Thursday, December 15, 2005

Creature from the Haunted Sea

It's been argued that the proliferation of "monster movies" and B-movie science fiction in the 1950s is a symptom of Cold War anxieties. The Thing, Creature From the Black Lagoon, Attack of the Fifty Foot Woman... grotesquerie ruled the roost in the drive-in movie market during the period, inciting and reflecting fears of an unknown, often semi (but not quite) human other. See, for instance, Keith Booker's Monsters, Mushroom Clouds, and the Cold War.

Creature from the Haunted Sea posterCreature from the Haunted Sea places its semi-alien creature directly in a Cold War context, with its tale of post-revolutionary Cuba and a vaguely anthropoid sea monster, but without much in the way of discernable anxiety. The film is, rather, a spoof of such paranoia, albeit with the message that paranoids have to be telling the truth at least some of the time, even inadvertently.

In the end, however, the movie's as much about mass tourism and the end of narratives of heroic individualism as it is about East versus West, capitalism confronting communism.

The plot, such as it is, of this frankly absurd comedy concerns a gang of US freebooters who agree to smuggle out gold from the Cuban treasury for a group of anti-Castro military men, including a General Tostada and a General Cabeza Grande. The gang plans, however, to double-cross the Cubans and take off with the gold themselves. To this end, once they are all at sea their leader, Renzo Capetto, invents a story of a dangerous monster on whom he blames his men's murder of one of the Cuban recruits accompanying the cargo. Little does he know, however, that there is indeed a monster out there, who also seems set on picking off the crew.

In addition to the Cubans, this crew includes Capetto's moll, Mary-belle Monahan, along with her brother, Happy Jack Monahan, plus Capetto's side-kick, Peter Peterson Jr. In addition, a US agent, Sparks Moran, who is also the film's narrator, has somehow added himself to the company.

Fleeing the monster and playing into Capetto's hands, the entire party head to a small, deserted island just of Puerto Rico, where Capetto sinks the boat on a reef, and consigns the box of gold to the bottom of a shallow bay, planning to come back and dive for it later.

Here's where the plot really gets out of hand. It so happens that the Cubans are in fact expert frogmen, and therefore can't be put off so easily. Everyone goes diving, and the freebooters and the monster combine to take them out one by one. On the beach, it turns out that the island is not so deserted: Pete Peterson finds himself a mate who shares his own bizarre skill in imitating animal noises; Happy Jack also brings a woman onto the scene, but she is more interested in Sparks (who in turn is rather more interested in Mary-belle), so Peterson's paramour introduces him to her daughter Mango. To cut an over-long story short, in the end almost everyone gets eaten by the monster, who is left happily playing on the box of gold.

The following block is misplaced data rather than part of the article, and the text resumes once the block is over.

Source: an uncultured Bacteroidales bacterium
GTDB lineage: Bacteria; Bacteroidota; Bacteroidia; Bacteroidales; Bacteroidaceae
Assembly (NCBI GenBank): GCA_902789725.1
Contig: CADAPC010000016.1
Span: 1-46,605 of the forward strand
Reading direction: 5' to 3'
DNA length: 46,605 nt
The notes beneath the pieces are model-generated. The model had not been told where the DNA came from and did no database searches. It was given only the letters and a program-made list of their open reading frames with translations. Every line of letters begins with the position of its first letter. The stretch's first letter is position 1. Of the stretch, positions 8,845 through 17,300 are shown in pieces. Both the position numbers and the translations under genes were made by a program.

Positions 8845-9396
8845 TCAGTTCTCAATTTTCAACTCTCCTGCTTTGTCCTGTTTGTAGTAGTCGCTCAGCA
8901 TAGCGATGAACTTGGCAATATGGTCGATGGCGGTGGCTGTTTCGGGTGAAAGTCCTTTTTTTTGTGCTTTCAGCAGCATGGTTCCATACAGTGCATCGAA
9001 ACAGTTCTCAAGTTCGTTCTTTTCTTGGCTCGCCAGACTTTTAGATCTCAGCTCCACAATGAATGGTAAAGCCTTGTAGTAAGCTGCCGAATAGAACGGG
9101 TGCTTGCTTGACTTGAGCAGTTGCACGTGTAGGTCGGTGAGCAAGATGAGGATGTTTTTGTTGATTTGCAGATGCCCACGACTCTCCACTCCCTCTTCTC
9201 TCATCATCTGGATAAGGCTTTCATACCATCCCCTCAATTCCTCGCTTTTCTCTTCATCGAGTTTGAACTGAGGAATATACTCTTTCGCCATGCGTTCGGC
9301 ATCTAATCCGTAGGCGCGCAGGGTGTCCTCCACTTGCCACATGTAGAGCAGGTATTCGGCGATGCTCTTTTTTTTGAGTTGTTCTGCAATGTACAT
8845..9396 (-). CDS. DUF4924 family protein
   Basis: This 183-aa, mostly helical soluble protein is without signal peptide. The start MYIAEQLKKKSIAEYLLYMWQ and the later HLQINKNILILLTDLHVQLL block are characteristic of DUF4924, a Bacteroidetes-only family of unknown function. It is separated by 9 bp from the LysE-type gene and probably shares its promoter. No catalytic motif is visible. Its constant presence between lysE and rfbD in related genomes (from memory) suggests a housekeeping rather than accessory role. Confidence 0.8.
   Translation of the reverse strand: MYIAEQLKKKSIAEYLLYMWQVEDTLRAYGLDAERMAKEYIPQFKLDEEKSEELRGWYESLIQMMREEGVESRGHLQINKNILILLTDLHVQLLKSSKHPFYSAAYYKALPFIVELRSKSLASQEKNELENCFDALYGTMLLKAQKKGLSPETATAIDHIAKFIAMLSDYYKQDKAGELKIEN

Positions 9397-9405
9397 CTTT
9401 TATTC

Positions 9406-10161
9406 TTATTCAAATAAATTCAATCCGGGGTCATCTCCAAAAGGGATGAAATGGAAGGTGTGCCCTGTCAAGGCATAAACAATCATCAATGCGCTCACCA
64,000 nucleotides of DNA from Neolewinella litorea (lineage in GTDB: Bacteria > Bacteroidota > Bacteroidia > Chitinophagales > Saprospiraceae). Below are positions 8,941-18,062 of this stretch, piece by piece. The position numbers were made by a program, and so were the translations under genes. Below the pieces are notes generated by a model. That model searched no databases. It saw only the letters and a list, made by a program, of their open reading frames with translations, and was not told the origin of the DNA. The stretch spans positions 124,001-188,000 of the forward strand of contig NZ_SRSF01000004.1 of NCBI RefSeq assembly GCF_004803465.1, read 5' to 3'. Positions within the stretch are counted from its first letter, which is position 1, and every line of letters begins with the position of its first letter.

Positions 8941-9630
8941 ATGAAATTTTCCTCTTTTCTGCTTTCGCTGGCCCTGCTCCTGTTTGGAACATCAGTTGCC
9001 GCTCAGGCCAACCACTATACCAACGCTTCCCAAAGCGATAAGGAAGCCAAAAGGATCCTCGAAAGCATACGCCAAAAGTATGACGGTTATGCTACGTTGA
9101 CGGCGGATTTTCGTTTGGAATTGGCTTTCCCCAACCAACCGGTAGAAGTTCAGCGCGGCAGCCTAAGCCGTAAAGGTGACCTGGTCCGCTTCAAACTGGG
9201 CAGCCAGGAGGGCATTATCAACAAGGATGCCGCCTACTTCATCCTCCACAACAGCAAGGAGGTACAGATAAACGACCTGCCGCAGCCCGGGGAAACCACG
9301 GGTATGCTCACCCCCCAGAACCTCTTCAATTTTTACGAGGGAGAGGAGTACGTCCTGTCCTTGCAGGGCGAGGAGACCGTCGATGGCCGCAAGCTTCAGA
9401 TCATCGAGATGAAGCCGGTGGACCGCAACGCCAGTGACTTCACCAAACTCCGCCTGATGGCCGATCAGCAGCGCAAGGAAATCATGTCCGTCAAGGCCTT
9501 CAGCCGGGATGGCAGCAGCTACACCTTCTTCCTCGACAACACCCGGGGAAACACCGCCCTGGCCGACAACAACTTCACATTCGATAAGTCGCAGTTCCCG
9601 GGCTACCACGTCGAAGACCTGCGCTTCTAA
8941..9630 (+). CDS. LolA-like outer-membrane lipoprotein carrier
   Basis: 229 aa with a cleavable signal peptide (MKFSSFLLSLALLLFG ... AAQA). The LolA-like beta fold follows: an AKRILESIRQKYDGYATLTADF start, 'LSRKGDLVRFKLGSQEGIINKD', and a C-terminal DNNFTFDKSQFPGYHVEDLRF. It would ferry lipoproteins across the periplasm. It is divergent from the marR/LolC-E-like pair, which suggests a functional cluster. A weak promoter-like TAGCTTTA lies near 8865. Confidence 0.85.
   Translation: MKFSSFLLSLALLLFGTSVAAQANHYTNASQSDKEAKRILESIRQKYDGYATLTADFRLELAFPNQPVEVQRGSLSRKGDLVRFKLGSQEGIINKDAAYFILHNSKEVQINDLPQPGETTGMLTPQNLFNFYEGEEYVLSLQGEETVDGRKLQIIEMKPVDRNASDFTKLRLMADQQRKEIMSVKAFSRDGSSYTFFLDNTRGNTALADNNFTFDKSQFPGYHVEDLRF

What's most interesting--and also most absurd--is the way in which this desert island on which the last half of the movie is set proves to be far from a pristine paradise. Sparks heads off for a walk and soon comes across a phone built into a cliff-face. He calls a fellow-agent back in Havana, but is unable to say much as shortly someone else (in fact, director Roger Corman in a cameo) is hanging around waiting for his own turn on the phone. Walking away, Sparks then bumps into a gentleman in full business suit tramping around the rockpools as though he were strolling up Wall Street.

Meanwhile, Mango, coerced to hook up with the abandoned Happy Jack, complains (in Spanish, while Happy Jack looks on adoringly and uncomprehendingly) that she is always being forced to do this: "You are very sweet, if a trifle stupid," she tells him. "My mother is always making me take up with weird strangers. It's like a come-on for tourists. She likes for me to heat them up--so she can sell them coconut hats and sandals."

So though the monster appropriates the Cuban renegades' captured loot, an indigenous capitalism is alive and well already in this beach-fringed jungle.

The outlaw gang is completely oblivious to the fact that capital has well and truly preceded their own not-so-triumphant arrival. Indeed, obliviousness and stupidity are the watchwords for all they do. Sparks is wholly incompetent as a secret agent, however much his narrative tells us otherwise. The era of plucky individuals as the advance guard for enterprise is finally what's sent up most comprehensively in this movie. For all their supposed ingenuity (using kitchen plungers as murder weapons, sausages for radio components), the Cubans, Paretto and his gang, and Sparks alike are ultimately half-wits caught between the natives' seduction and the sea creature's predations.

And heck, if this cookie monster creature with table tennis balls for eyes can get the best of you, then you hardly deserve to survive anyhow...


Labels: ,